Seven area school districts are among 147 schools awarded grants through the Wisconsin Department of Justice School Safety Grant program, administered by DOJ’s Office of School Safety.

Combined, the 147 schools and school districts will receive $10,253,487, which will be spent on building safety improvements, as well as training for faculty and staff. More grants will be awarded soon.

Area school districts awarded grants are:

  • East Troy Community School District, $80,000;
  • Geneva J4 School District, $20,000;
  • Lake Geneva School District, $110,192;
  • Mukwonago School District, $164,010;
  • Raymond No. 14 School District, $18,580;
  • Walworth Jt. No. 1 Schools, $20,000;
  • Waterford Graded J1 School District, $79,675.

“The DOJ Office of School Safety is moving fast to award school safety grants,” said Attorney General Brad Schimel. “The nearly $10 million grants being awarded to large and small schools across the state, incentivizes school officials and law enforcement to make meaningful improvements to Wisconsin school safety through physical improvements and a focus on mental health training for school faculty.”

Grant dollars are divided into two categories: the Primary School Safety Grant and Advanced School Safety Grant. DOJ’s Primary School Safety Grants focus on baseline improvements to schools, including door locks and hardening school entryways. The Advanced School Safety Grants are awarded to schools that have met minimum security thresholds.

In addition to making upgrades to school buildings, one of the School Safety Grant prerequisites is providing all full-time teachers, aides, counselors and administrators with a minimum of three hours combined training in adverse childhood experiences and trauma informed care and trauma sensitive schools before the end of the 2018-19 school year; or demonstrate that staff has already received such training.


Improvements planned

Highlights from the school safety grant applications include such improvements as:

  • Securing school entry areas with shatter resistant film;
  • Improving visitor screening through internal and external security camera, video or audio surveillance, key card access, door fob, an entrance buzzer system and reconfiguration of entry doors;
  • Updating internal classroom locks, including electronic locking devices;
  • Increase communication throughout the entire school through public address system upgrades, intercom capabilities and panic buttons;
  • Installing playground security fencing; and,
  • Training for all staff on trauma sensitive schools, threat assessment and prevention, youth mental health and armed intruders.

“The School District of La Crosse is extremely excited to be in consideration for this grant. We would like to thank Go. Walker, AG Schimel, our local legislators and the entire DOJ Office of School Safety for making this happen,” said Scott Johnson, project director for the La Crosse School District school safety grant.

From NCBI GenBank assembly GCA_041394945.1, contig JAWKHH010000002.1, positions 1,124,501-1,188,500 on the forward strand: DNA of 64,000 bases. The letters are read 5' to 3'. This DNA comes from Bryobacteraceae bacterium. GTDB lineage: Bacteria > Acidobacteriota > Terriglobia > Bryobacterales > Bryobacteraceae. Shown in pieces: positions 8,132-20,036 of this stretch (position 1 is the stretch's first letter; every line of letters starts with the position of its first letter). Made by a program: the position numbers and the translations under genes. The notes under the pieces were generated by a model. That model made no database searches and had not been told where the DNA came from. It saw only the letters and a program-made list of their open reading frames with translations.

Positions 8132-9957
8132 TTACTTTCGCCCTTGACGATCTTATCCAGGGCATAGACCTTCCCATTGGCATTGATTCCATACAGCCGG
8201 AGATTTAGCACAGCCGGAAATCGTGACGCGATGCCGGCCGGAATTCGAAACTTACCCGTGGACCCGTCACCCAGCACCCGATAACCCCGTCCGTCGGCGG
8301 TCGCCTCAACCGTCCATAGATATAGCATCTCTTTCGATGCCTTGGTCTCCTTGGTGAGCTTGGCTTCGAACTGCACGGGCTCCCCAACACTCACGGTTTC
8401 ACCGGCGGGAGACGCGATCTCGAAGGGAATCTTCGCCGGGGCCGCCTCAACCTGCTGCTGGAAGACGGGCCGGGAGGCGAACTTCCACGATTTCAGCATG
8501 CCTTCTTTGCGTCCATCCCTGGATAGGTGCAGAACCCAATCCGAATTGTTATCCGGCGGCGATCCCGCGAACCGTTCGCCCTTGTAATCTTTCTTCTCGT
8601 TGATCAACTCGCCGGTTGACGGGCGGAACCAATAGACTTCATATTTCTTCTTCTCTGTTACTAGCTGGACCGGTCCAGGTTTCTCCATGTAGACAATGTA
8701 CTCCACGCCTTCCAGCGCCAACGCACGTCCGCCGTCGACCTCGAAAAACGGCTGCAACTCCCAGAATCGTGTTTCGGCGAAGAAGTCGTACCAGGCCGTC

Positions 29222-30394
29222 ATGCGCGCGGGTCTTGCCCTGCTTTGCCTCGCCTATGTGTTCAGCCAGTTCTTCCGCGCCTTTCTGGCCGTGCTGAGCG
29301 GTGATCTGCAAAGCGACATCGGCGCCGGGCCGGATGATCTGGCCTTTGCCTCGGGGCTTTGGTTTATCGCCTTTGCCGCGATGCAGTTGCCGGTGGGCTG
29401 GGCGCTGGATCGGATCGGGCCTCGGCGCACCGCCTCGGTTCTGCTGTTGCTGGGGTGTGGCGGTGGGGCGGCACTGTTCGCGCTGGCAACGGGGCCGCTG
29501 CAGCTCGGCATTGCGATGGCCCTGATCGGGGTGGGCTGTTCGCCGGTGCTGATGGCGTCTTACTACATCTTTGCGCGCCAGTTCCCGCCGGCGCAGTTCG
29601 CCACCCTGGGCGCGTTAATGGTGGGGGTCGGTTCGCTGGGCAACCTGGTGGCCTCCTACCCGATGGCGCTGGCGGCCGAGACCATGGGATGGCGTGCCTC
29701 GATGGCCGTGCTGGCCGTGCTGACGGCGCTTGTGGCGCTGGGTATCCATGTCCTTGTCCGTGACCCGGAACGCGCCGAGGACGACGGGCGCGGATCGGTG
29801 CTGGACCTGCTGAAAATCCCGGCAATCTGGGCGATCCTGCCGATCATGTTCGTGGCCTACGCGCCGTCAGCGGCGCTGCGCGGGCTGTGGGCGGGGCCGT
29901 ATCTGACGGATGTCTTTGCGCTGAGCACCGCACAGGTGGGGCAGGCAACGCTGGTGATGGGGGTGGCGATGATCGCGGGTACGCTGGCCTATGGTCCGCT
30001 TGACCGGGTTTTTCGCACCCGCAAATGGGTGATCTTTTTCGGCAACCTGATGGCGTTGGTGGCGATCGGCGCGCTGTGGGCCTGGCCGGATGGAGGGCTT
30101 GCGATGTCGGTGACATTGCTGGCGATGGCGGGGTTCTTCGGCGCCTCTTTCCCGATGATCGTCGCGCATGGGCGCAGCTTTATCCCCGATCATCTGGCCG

“With this award, our district will be able to enhance important safety and security projects to protect our students, staff and community. It has been a great pleasure working closely with our local law enforcement agencies in the City of La Crosse, the Town of Campbell and the La Crosse County Sheriff’s Office,” he added.

Johnson said the district’s safety committee “is proud to have been a part of school safety, long before the grant came out and long after the award.

“Moving forward, the School District of La Crosse will continue to use our resources gained through this program to ensure our district, environment is not only inviting for student learning, but also safe and secure,” he said.


Sustainability key

Over the past three months, since 2017 Wisconsin Act 143 was signed into law, the Wisconsin Department of Justice has consulted with numerous stakeholders in the fields of education, security, law enforcement and mental health. These specialists worked with DOJ’s security experts to develop how the School Safety Grant Initiative will create sustainable improvements in Wisconsin schools.

“Wisconsin schools need to be safe for everyone from students, to parents and teachers,” said Gov. Scott Walker. “Our $100 million School Safety Plan is helping bring together schools and law enforcement to ensure our kids have a safe learning environment because no one should feel unsafe in a school.”

Grant applicants are required to partner with law enforcement agencies to ensure that proposed expenditures, visitor protocols, and school safety plans will be effective and provide students with the safest learning environment possible.

In addition to helping keep schools safe from violent attacks, DOJ will be closely monitoring for behavior that could affect a school’s ability to pay market rates for products like door locks and shatter-resistant film for glass. DOJ will review and investigate any instances of inappropriate pricing behavior so the benefits of the program are not reduced.


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